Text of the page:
Late Friday night, when most people were tucked soundly away in their beds (or more likely out enjoying the beginning of their weekend), the Obama administration decided to finally set a trade policy agenda and the result sent shivers down the spines of free trade and taxpayer advocates alike.
Bowing to pressure from the United Steelworkers union, President Barack Obama made the decision to place a 35 percent tariff on tire imports from China. China has already signaled the possibility of retaliatory tariffs on U.S poultry and auto parts.
“This is trade protectionism at its worst and a worrying sign as to where trade policy is headed under the Obama Administration,” stated Grover Norquist, president of Americans for Tax Reform, “Obama has put the interests of his union supporters above the interests of taxpayers. Make no mistake; a tariff is nothing more than a tax on international commerce, increasing the economic burden on consumers, all to protect a small industry not willing to compete in the marketplace.”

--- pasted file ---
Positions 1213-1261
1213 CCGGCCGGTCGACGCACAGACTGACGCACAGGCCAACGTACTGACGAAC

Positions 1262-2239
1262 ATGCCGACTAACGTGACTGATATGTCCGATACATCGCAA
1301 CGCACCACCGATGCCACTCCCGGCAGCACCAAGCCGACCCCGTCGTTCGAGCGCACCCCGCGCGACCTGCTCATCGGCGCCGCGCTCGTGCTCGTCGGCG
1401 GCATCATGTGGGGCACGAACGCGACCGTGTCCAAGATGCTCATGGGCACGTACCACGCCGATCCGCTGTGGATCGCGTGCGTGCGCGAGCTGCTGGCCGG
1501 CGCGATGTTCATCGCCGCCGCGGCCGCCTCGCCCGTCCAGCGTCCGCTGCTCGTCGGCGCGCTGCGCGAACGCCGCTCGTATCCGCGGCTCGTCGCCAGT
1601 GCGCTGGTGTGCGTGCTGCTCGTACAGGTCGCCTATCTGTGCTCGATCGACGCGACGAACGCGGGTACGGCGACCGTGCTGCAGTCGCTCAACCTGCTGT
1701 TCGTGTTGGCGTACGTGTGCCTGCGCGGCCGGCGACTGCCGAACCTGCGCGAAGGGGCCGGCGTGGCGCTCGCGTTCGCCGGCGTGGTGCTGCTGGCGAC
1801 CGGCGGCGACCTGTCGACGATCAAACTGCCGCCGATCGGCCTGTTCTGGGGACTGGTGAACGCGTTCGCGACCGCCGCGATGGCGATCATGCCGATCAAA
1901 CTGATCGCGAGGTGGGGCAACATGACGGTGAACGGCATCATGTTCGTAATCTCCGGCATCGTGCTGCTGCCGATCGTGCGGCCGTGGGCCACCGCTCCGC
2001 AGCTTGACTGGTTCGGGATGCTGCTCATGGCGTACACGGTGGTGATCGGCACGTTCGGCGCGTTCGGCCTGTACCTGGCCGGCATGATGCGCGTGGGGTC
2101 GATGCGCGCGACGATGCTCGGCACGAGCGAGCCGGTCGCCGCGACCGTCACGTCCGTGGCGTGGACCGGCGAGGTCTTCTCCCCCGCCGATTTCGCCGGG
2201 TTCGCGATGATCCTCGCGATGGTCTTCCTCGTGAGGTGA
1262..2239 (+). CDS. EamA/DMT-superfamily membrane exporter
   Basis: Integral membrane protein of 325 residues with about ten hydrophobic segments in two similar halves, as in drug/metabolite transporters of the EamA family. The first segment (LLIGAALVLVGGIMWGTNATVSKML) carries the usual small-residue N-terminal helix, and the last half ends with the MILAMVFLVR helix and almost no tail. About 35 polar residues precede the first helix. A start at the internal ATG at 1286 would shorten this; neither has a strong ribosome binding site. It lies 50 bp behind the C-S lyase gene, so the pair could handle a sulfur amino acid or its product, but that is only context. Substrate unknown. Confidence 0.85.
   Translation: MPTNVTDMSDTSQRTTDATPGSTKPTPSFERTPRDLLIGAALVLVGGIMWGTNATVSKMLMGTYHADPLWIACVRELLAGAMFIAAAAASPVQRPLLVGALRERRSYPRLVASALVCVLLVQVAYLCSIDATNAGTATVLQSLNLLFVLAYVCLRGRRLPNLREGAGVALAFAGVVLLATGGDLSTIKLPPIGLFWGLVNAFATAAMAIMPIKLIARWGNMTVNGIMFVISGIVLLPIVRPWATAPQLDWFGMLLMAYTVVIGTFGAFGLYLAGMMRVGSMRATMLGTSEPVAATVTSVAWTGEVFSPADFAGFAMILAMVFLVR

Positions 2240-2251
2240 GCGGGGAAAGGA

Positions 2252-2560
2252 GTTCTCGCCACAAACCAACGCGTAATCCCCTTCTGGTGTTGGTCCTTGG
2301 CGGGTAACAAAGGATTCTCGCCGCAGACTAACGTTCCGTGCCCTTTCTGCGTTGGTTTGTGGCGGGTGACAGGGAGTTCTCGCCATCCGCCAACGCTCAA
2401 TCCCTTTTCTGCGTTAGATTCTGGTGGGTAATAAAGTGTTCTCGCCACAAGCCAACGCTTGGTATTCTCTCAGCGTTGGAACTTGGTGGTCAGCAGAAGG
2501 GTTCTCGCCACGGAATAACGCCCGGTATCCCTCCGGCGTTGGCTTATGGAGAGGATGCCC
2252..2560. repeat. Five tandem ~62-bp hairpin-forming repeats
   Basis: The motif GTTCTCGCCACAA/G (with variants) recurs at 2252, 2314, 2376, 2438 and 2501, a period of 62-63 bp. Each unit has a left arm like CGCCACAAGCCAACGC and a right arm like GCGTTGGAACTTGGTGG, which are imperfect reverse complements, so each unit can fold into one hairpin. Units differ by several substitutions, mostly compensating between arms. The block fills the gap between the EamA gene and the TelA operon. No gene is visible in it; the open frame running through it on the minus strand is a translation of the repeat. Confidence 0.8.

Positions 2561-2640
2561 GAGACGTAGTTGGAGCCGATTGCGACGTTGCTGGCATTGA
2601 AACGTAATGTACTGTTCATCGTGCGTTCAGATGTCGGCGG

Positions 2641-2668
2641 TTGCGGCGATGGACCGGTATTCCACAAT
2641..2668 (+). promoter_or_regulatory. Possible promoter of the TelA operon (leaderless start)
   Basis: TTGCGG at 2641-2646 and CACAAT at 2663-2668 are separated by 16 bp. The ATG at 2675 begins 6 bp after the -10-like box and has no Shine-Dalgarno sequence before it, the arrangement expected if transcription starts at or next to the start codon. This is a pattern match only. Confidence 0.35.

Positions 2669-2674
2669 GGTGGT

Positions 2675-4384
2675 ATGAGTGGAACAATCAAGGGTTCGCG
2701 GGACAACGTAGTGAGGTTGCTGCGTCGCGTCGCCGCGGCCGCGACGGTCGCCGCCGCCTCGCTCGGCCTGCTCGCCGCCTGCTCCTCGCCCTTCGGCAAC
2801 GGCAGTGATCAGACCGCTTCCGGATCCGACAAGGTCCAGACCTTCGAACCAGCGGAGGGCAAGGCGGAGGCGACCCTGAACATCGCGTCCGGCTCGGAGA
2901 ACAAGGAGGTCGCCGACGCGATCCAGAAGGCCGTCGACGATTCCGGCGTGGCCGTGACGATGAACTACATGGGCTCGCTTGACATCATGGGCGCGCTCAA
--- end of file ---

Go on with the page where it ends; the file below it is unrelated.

It is equally disconcerting that the calls to enact the tariffs were made only by the Steelworkers and not the U.S. tire industry. The United Steelworkers strongly backed Obama during the election and have now decided its payback time. So the lesson learned here is Obama would rather bend to the will of special interests than do what is good for the economy as a whole.
President Obama’s past calls to avoid protectionism haven’t been followed-up with action in the U.S. to open markets and reduce barriers to trade. As the G20 meeting in Philadelphia draws near, President Obama has a lot of explaining to do as to why his words have been met with the oppsosite action.